The 2017 Kemp Symposium

“Ten Days that Shook the World”: Reflections on the Russian Revolution 100 Years Later

A centennial symposium exploring the impact of two of the Russian Revolution’s most radical projects: the establishment of gender equality and the liberation of Soviet society from the “opiate” of religious belief.

Thursday, May 4 and Friday, May 5, 2017
Bowdoin College
Brunswick, Maine

Keynote Address: "Gender-Bender or Macho Mania? Sexual Politics of the Russian Revolution"
Laura Engelstein, Henry S. McNeil Professor Emerita of Russian History at Yale

Gender, as it always does, played a double role in the Russian Revolution and Civil War. On the one hand, as an organizing principle that affected what people experienced and what role they played. On the other, as a symbolic system, conveying emotions, values, and ideas. In both cases, as a factor in the exercise and distribution of power. The Bolsheviks promised a New Man and a New Woman, but men and women there still were going to be. How was the distinction reconstituted, in life and in representation? Who got to be a man, if not a New Man? What happened to the women? This in both senses: how were they affected and where did they go? The talk will provide some reflections on these issues.

Thursday, May 4, 2017
7:30 pm
Maine Lounge, Moulton Union

Schedule of events:

Thursday, May 4:

5:45 p.m.-7:15 p.m. 

 Reception and Dinner (by invitation only), Lancaster Lounge, Moulton Union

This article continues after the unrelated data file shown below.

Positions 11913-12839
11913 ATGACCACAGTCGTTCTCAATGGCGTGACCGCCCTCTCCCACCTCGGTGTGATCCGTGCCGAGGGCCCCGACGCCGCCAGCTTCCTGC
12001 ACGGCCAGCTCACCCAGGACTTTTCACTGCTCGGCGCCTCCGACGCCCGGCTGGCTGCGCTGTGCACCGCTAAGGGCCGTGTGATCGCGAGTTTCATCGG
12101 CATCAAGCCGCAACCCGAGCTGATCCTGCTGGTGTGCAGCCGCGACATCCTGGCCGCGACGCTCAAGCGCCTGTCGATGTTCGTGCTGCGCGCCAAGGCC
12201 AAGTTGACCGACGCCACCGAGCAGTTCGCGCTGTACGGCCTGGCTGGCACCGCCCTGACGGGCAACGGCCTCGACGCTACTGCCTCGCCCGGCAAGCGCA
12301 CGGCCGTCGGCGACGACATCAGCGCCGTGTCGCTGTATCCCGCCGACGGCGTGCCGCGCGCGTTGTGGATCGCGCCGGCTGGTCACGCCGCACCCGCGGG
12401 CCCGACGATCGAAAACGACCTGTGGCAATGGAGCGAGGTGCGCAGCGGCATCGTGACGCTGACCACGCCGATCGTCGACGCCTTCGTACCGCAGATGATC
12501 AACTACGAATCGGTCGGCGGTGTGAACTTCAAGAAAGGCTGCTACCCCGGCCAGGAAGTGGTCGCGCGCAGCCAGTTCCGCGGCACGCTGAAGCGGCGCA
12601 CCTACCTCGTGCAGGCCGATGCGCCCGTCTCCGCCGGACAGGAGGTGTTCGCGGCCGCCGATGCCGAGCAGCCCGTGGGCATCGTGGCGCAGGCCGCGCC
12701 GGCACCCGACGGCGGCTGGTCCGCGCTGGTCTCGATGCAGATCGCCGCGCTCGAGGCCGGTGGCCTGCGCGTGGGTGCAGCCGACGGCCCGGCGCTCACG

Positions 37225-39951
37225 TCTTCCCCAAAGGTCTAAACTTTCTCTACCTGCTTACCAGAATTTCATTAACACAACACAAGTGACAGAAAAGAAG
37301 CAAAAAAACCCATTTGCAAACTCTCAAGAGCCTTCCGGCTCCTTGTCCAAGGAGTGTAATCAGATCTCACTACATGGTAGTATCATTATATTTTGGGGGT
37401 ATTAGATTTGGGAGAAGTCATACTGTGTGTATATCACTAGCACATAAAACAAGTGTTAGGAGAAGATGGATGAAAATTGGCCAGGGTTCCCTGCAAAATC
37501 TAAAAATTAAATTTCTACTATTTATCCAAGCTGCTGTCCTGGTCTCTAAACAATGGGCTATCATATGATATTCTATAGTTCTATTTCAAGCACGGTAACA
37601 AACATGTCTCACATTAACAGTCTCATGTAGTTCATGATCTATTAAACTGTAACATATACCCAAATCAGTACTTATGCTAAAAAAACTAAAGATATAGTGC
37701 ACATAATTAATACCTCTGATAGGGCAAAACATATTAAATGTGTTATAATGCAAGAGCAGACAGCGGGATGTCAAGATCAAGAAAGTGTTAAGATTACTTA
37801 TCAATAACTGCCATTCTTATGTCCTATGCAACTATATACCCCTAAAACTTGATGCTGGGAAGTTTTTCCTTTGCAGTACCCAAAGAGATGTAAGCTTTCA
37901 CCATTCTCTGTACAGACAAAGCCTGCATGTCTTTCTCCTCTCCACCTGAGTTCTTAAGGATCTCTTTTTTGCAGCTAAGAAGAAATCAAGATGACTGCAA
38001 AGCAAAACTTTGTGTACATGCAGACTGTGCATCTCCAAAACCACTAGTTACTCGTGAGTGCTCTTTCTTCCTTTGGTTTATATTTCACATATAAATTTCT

7:30 p.m. – 8:30 p.m.

Keynote Lecture: “Gender-Bender or Macho Mania? Sexual Politics of the Russian Revolution”
Laura Engelstein
Henry S. McNeil Professor Emerita of Russian History, Yale University
Main Lounge, Moulton Union

Friday, May 5 (Lancaster Lounge, Moulton Union):

Panel One:  9:00 a.m. – 10:20 a.m.

  • Elizabeth Wood (History, MIT), “March 8 and the Unfinished Gender Revolution In Russia: One Step Forward and Two Steps Backward, 1917-2017”

  • Anna Krylova (History, Duke University), “Socialist Feminism and Gender Agendas of Communism, 1890s-1930s”


Panel Two:  10:40 a.m. – 12:00 a.m.

  • Victoria Smolkin (History, Wesleyan University,) “Putting the Communist Home in Order: Religion and Revolution in the Family”

  • Aaron Retish (History Wayne State University), “In the Spirit of Revolution: Popular Revolutionary Justice, Soviet Laws, and New Gender Relations in the Soviet Courtroom”

12:10 p.m. Lunch (by invitation only), Hutchinson Room, Thorne Hall

Panel Three:  1:30 p.m.-2:50 p.m.

  • Vera Shevzov (Religion, Smith College), “The Good, Bad, and the Ugly: Women and Religion in Soviet Anti-Orthodox Religious Propaganda"

  • Nadia Kizenko (History, University of Albany), “Revisiting Religion and Gender at a Time of Revolution”


Panel Four:  3:10 p.m. -4:30 p.m.

  • Bill Wagner (History, Williams College),  “Preserving Faith in Revolutionary Times: Orthodox Convents in Nizhnii Novgorod Diocese, 1917-1935”

  • Page Herrlinger (History, Bowdoin College), “A Woman on the Fringe: the ‘Counter-Revolutionary’ Experience of a Religious Believer in Soviet Russia”


Page Herrlinger (Bowdoin College)

Nadia Kizenko (SUNY-Albany)

Anna Krylova (Duke)

Aaron Retish (Wayne State)

Vera Shevzov (Smith College)

Victoria Smolkin (Wesleyan)

Bill Wagner (Williams)

Elizabeth Wood (MIT)